November 9, 1944

We overheard Skerl and the doctors discussing the hens and the decreasing eggs. Now that camp does not peel the camotes [it] means that the hens get no skins to eat, so that there is almost no food for them, the sow or the piglets. Dr. Mather says, “Well, shall be go back to giving them the peelings?” and Skerl …

October 25, 1944

I can see that Jerry too has traveled a long journey in here through books, deep experience and mental turbulence. In agonizing worry over the children and me during the last two months of hunger, decline and desperate illness, he has touched some unfathomable moments. He shows change and growth too, and has plumbed some universal feelings as I have. …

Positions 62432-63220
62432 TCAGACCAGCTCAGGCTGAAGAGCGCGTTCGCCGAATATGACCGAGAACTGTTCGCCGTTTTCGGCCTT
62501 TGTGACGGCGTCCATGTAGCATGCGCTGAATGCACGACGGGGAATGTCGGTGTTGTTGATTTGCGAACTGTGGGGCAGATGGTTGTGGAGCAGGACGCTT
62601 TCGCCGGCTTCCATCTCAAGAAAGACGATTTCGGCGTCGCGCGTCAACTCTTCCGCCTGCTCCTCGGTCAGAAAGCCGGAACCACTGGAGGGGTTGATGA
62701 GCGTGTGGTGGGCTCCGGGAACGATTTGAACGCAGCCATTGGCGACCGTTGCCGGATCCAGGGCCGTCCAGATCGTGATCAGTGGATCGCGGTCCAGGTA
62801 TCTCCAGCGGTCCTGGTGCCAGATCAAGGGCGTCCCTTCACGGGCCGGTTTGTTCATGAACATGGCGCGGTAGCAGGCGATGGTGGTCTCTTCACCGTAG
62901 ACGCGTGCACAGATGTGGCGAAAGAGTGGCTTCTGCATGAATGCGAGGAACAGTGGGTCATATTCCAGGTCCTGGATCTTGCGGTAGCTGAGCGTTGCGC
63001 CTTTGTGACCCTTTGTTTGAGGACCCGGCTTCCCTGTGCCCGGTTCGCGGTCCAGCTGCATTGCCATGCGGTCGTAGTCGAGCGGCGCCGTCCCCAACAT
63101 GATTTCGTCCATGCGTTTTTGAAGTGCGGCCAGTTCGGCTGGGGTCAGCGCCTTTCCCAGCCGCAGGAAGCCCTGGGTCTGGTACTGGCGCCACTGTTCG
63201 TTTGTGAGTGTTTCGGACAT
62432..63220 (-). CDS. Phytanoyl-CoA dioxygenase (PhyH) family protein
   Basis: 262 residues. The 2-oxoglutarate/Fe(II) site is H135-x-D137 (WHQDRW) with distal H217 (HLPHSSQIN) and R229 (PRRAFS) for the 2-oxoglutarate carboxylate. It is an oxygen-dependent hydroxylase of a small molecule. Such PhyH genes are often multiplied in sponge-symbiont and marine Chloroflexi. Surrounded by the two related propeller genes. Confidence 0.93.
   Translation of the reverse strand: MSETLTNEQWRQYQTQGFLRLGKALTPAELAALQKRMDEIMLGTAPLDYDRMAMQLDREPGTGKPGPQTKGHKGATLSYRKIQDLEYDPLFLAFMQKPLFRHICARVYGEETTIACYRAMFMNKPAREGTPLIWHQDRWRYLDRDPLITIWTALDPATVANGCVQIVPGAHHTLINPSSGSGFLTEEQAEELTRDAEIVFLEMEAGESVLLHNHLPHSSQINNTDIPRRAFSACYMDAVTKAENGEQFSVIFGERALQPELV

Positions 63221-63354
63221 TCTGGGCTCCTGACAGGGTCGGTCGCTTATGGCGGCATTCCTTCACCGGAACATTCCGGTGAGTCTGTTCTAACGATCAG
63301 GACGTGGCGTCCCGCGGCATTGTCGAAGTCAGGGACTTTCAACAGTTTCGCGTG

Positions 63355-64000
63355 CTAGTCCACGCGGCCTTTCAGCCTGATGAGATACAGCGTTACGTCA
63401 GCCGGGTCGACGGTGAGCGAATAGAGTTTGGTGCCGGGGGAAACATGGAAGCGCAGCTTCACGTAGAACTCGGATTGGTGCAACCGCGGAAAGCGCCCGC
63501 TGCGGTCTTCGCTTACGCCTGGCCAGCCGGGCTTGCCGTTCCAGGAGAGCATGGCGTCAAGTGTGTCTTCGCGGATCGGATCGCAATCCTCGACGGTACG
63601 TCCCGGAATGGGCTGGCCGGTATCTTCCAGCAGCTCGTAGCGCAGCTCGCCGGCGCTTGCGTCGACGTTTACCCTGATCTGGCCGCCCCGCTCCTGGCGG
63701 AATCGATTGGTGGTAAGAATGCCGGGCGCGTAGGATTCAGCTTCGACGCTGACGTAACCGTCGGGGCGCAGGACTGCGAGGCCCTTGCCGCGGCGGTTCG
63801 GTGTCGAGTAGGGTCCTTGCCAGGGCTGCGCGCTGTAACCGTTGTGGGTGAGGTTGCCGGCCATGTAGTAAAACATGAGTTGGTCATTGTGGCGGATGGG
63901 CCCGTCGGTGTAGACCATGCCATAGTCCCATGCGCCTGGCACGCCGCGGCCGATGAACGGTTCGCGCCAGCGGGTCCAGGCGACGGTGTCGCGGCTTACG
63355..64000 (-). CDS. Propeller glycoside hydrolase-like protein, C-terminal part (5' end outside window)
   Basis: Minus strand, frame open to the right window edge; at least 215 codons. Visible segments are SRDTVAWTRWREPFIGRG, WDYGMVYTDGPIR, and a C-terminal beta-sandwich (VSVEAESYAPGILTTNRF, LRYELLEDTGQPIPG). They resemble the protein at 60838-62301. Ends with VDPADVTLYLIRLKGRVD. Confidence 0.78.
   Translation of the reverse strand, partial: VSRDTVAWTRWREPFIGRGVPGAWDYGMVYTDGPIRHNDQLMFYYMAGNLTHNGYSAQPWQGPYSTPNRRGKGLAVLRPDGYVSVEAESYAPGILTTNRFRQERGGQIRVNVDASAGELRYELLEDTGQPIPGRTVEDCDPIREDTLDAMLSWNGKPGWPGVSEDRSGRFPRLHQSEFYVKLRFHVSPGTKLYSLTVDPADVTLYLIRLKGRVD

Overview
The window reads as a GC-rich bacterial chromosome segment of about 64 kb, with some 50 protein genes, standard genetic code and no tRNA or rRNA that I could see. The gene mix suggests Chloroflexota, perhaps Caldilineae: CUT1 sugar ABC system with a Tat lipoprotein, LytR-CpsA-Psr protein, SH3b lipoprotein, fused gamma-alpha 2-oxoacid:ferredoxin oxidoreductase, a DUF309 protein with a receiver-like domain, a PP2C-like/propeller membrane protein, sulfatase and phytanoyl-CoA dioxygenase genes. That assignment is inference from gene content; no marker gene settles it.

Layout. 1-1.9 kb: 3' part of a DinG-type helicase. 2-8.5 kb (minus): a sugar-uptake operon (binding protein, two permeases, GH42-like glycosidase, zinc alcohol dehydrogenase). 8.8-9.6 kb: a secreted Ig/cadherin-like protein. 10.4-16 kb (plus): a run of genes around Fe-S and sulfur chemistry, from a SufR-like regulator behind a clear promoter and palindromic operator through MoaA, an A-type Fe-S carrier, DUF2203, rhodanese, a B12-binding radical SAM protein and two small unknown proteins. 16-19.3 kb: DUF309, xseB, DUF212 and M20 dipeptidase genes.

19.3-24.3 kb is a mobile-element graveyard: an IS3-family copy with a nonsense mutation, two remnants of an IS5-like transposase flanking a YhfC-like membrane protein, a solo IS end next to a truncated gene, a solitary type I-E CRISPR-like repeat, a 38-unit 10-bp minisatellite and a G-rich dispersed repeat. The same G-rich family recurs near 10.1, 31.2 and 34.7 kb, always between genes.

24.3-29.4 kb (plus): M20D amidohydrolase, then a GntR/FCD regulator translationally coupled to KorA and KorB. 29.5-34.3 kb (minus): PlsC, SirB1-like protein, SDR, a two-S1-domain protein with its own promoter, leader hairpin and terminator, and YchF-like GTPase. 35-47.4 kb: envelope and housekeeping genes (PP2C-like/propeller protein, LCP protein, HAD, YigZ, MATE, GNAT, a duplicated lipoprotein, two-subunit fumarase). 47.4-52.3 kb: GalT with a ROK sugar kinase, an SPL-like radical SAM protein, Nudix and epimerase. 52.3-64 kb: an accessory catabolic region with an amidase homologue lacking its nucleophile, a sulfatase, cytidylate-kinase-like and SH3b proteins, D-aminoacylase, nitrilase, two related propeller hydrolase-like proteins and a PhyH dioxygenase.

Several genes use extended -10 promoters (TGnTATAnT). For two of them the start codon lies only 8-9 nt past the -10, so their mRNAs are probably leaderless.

Oct. 11, 1944

Jerry earns camotes which help the family meals. He seems to like the garden and has his second wind like Bedie. I have mine and wish June would get hers. I sat up reading pages of my toilet paper — Women in Love. There are many pages of majestic writing. Internally I feel normal for the first time since February. My …

June 12, 1944

Jerry talked to Dr. Mather and they discussed feeding me  Red Cross meat, with liver shots. If I eat so much of the canned meat, Dr. Mather asked how about the rest of the family if the pinch finally comes and Jerry replied that we would just have to take a chance. He said Pete needs to get that blood …

May 12, 1944

Camp pictures—the wood crew walking in after lunch in all kinds of caps and clothes, battered and patched, torn and dusty, motley but picturesque; Dr. Mather and Johnson carrying goat garbage can between them on shoulder pole. The bank-side shacks are so amusing, with roofs of canvas, cogon grass, rusty tin or woven branches. Some are very disheveled, awry, rakish …